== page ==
UN Bachelet Says China Trip Not For Investigation, Faces Criticism | New

The UN human rights chief has defended her trip to China as she was accused of failing to hold Beijing accountable for its alleged human rights abuses, saying she had raised concerns with responsible for the treatment of Uyghur Muslims in the country.

Michelle Bachelet said on Saturday her controversial six-day visit to China, including Xinjiang province, was ‘not an investigation’, but insisted she spoke with ‘honesty’ in her meetings official. The United States, which has accused China of committing “genocide” against Uyghur Muslims in the western province of Xinjiang, had called Bachelet’s trip a “mistake”.

The top UN human rights official said the visit would pave the way for more regular interactions to help China fulfill its obligations under international human rights law.

“This gives me the opportunity to better understand the situation in China, but also for the Chinese authorities to better understand our concerns and potentially rethink policies that we believe may have a negative impact on human rights” , she said during a video press conference. the last day of his trip.

Bachelet said China should not use its legitimate concerns about “terrorism” to justify human rights abuses.
It is uncertain whether the ruling Chinese Communist Party, which has vehemently denied all reports of human rights abuses and genocide in Xinjiang, would change its policy.

The anger of the HR community

Sophie Richardson of Human Rights Watch said Bachelet’s visit appeared to be aimed at “being nice to the Chinese government” rather than holding it accountable for some of the worst human rights abuses it has committed under international law.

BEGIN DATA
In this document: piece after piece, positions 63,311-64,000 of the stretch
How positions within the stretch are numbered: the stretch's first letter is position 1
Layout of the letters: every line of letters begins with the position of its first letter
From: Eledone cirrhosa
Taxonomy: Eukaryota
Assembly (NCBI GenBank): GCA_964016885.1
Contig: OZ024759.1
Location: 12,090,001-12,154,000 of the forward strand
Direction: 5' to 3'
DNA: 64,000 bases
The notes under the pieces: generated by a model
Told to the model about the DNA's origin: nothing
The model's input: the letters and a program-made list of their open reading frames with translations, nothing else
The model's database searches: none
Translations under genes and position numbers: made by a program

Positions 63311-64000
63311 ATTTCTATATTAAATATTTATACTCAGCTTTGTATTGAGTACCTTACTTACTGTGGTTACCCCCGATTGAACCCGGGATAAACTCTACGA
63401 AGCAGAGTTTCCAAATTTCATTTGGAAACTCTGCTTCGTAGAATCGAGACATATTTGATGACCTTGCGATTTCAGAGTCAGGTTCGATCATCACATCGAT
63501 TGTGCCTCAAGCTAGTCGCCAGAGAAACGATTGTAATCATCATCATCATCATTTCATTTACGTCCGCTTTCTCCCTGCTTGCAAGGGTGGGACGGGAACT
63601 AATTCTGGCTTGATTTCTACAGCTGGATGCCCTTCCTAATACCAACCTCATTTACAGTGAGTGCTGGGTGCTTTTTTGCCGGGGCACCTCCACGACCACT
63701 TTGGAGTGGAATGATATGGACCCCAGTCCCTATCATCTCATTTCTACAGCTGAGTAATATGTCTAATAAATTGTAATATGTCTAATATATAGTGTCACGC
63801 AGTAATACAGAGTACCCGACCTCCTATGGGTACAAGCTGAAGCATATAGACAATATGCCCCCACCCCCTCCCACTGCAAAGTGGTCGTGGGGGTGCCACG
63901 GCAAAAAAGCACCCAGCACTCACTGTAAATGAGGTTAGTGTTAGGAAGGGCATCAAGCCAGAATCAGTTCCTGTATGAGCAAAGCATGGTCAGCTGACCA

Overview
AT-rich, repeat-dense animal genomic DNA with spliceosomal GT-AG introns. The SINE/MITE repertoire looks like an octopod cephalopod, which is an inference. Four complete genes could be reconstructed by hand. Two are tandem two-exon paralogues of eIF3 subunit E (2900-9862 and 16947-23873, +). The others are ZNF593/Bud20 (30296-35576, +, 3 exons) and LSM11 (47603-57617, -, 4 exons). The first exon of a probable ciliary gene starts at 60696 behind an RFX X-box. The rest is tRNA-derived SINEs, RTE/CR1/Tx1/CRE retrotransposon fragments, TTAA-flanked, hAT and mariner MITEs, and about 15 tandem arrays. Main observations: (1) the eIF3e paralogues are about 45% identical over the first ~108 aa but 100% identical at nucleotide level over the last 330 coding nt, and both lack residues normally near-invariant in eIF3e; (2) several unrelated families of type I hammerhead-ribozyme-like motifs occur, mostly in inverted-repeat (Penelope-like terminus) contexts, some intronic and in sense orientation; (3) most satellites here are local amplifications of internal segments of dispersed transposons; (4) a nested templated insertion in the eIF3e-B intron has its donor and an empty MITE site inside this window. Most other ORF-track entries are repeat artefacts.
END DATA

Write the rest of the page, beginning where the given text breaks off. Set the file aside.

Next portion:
Speaking from Washington DC, Richardson said Bachelet’s suggestion that she was unable to assess the extent of human rights abuses came across as “an ingenious way to ignore a raz “Tide of Evidence” which shows how the Chinese government has targeted Uyghurs and other Muslims. minorities.

She urged Bachelet to urgently publish a report prepared by the UN human rights office on crimes committed by the Chinese government against humanity, the Uyghurs and other Muslim communities.

“She must engage in a genuine investigation with the intention of holding those responsible accountable,” Richardson said. “Otherwise, it will have been a propaganda exercise that the Chinese government will revel in.”

Reporting from Beijing, Al Jazeera’s Katrina Yu said Bachelet made a “very measured statement”, where she “started by talking about the achievements of the Chinese government before even mentioning Xinjiang”.

“She went to great lengths to emphasize that this was not an investigation and that she simply had not had time in one trip to investigate the extent of human rights issues. ‘man in China,’ Yu said.

She added that Bachelet’s main achievement was to engage with the Chinese government in the hope that it will help raise concerns about some of their policies.